In one embodiment, the piston is constructed to be biased toward a closed position to isolate an uphole part of the circuit from a downhole part of the circuit when the frangible member is shattered.
In another embodiment, the piston is constructed to be biased toward an open position to enable the subsequent activation of a lower hydraulically activatable tool when the frangible member is shattered.
In a preferred configuration, the housing defines a port between the piston and an adjacent region of the well to enable well pressure in the region to bias the piston toward the one of the first and second positions. In a particularly advantageous embodiment, the piston is constructed to move to the one of the first and second positions in less than about 10 milliseconds after the propagation of the detonation wave has commenced, when the well pressure exceeds about 2000 psi.
In another aspect of the invention, a section of a string of tools for performing a downhole function in a well comprises a detonatable tool that includes a lower part of a hydraulic activation circuit which is exposed to be damaged by the detonation of the tool. A shutoff valve located above the tool is constructed to close to isolate an upper part of the activation circuit from the lower part of the circuit in response to a detonation wave associated with the detonation of the tool.
In the presently preferred configuration the shutoff valve comprises a housing and a moveable piston within the housing. In a first position the piston enables hydraulic communication between the upper and lower parts of the circuit and in a second position isolates the upper part from the lower part. The piston is constructed to be biased in use toward the second position.
In another embodiment the valve includes a frangible member that in an intact condition is constructed to support the piston in the first position, and in a shattered condition enables the piston to move to the second position. A detonating member is arranged to propagate a detonation wave to detonate the tool, and the frangible member arranged to be shattered upon propagation of the wave to close the valve.
In some instances the section also comprises a firing head above the shutoff valve for explosively triggering the tool by detonating the detonating member. The detonating member, in the current configuration, is in the form of an elongated cord extending through the frangible member.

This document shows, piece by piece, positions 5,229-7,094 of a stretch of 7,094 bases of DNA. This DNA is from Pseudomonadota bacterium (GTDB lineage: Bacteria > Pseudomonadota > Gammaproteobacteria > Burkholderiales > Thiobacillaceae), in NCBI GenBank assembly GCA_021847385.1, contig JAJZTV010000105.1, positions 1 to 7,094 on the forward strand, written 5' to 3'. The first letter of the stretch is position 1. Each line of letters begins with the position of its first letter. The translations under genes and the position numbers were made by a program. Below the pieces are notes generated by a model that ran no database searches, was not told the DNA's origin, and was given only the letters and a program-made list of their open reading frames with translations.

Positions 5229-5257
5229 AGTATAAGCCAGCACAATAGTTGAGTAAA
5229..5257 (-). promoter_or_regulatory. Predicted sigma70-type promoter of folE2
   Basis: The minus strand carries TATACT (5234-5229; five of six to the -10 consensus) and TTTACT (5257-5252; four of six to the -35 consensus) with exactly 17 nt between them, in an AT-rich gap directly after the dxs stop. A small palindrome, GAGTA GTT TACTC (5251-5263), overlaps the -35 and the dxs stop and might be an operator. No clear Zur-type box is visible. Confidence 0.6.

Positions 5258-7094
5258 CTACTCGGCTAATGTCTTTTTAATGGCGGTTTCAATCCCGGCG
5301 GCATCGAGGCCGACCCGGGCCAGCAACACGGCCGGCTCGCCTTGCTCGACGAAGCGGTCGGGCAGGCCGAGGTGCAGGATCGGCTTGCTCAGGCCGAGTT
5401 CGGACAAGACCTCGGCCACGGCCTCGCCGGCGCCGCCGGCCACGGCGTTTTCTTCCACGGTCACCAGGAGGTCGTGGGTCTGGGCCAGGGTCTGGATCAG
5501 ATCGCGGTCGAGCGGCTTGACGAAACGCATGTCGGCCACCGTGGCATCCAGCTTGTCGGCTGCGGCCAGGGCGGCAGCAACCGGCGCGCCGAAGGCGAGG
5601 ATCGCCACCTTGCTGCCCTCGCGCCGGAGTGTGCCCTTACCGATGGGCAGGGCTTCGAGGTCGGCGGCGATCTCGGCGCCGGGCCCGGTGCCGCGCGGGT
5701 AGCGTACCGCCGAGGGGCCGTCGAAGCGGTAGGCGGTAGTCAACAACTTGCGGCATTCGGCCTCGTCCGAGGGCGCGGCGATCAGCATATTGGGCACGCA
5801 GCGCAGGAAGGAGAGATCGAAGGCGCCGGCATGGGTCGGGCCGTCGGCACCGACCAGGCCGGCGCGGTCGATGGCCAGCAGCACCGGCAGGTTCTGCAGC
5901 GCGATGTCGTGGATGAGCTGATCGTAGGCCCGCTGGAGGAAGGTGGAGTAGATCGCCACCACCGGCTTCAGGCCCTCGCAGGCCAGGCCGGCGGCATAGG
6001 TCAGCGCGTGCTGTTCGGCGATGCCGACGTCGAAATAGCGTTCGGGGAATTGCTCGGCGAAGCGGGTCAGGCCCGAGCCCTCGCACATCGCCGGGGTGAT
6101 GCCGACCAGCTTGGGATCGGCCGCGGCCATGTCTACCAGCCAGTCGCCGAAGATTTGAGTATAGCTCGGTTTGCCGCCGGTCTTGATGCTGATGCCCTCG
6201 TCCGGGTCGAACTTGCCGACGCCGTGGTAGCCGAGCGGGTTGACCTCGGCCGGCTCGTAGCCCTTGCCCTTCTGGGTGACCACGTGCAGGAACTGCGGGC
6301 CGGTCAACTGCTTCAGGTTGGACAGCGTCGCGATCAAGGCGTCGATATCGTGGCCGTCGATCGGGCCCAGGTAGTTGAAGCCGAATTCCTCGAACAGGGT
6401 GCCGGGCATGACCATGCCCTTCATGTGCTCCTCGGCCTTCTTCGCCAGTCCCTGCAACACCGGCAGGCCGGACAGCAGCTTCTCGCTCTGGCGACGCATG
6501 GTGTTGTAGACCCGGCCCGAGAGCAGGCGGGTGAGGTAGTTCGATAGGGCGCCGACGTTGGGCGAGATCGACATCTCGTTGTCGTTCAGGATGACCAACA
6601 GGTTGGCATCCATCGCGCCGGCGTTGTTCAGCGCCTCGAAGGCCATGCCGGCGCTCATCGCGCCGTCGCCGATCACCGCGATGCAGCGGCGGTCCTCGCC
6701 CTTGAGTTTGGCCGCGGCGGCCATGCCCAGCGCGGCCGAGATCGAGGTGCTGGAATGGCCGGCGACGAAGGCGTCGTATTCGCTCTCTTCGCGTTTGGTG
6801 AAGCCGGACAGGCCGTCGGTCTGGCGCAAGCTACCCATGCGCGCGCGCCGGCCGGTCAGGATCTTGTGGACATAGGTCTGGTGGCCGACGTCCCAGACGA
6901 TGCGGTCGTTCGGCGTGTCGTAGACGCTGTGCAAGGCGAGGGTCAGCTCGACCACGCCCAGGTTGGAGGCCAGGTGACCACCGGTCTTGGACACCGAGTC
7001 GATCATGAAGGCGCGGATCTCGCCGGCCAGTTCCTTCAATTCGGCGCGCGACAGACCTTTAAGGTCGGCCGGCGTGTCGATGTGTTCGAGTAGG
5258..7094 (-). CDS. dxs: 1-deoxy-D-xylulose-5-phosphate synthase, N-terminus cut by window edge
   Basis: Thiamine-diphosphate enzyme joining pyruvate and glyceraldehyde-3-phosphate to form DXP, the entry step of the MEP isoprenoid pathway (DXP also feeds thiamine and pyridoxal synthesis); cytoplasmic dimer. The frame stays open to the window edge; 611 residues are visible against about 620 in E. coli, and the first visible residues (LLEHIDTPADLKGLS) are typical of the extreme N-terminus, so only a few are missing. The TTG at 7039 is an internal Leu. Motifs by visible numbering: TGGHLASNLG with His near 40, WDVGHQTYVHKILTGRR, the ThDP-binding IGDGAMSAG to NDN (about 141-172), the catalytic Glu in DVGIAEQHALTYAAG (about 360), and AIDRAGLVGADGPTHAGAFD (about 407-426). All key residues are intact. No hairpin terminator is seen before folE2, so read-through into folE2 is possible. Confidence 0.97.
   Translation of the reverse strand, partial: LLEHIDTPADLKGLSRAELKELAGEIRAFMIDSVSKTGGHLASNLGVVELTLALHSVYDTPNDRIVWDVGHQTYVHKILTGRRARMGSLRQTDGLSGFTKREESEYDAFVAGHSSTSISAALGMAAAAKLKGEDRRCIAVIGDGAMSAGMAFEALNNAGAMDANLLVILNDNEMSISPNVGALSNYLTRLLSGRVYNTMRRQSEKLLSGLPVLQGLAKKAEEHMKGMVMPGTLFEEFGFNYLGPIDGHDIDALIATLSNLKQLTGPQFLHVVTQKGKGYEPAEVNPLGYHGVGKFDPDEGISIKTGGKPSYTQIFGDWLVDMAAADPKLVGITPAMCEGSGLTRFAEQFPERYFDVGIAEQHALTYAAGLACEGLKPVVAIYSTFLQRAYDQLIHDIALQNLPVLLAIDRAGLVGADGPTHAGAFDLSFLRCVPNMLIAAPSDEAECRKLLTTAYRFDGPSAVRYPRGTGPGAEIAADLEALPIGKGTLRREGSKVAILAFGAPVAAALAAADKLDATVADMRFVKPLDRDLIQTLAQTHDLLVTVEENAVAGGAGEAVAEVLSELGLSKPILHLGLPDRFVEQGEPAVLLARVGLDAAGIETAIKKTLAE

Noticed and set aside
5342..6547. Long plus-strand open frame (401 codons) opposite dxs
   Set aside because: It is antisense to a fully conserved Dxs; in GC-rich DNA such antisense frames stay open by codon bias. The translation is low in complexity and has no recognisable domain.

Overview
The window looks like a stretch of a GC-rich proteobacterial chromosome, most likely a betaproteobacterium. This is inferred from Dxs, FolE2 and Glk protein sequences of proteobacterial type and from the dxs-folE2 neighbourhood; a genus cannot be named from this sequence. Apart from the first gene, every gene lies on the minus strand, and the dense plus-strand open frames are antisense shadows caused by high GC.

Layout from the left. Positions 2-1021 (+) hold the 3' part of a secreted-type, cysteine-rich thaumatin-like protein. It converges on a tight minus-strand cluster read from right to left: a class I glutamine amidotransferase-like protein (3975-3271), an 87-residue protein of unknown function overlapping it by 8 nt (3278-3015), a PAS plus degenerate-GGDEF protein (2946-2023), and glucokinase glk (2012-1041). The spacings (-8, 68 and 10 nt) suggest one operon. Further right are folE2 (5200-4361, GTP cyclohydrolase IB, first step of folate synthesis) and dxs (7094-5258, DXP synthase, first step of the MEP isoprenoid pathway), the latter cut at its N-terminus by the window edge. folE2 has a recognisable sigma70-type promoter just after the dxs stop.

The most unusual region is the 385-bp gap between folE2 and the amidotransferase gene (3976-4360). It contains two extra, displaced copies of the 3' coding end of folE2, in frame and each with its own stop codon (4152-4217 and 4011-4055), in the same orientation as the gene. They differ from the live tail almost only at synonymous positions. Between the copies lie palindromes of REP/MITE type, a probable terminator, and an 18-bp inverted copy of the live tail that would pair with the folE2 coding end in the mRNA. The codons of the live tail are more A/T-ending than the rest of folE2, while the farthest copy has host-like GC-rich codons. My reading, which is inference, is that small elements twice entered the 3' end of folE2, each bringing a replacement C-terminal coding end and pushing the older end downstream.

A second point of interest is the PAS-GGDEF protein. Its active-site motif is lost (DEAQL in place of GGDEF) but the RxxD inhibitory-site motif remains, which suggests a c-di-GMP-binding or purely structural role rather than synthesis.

In another embodiment the tool comprises a tool housing, an array of perforating charges to be detonated for perforating the well, and a hydraulic line which is exposed to be damaged by the detonation of the charges and enables hydraulic communication with another lower section. In some cases the line is disposed within the tool housing. In other cases the line is external to the tool housing and at least one of the charges is aligned substantially with the hydraulic line such that the line is exposed to be damaged by the detonation of at least one charge.
In another aspect of the invention, a string of tools for performing downhole functions in a well comprises upper, middle and lower sections connected in parallel hydraulic communication to an activating circuit and arranged to be activated in a bottom-up order. The upper and lower sections each have a hydraulically activatable device, and the middle section has a detonatable tool with a through-passing hydraulic line, exposed to be damaged by the detonation of the tool, for activating the hydraulically activatable device of the lower section. A shutoff valve is located above the tool, constructed to close to isolate an upper part of the activation circuit from a lower part of the circuit in response to a detonation wave associated with the detonation of the tool to enable the subsequent hydraulic activation of the upper section.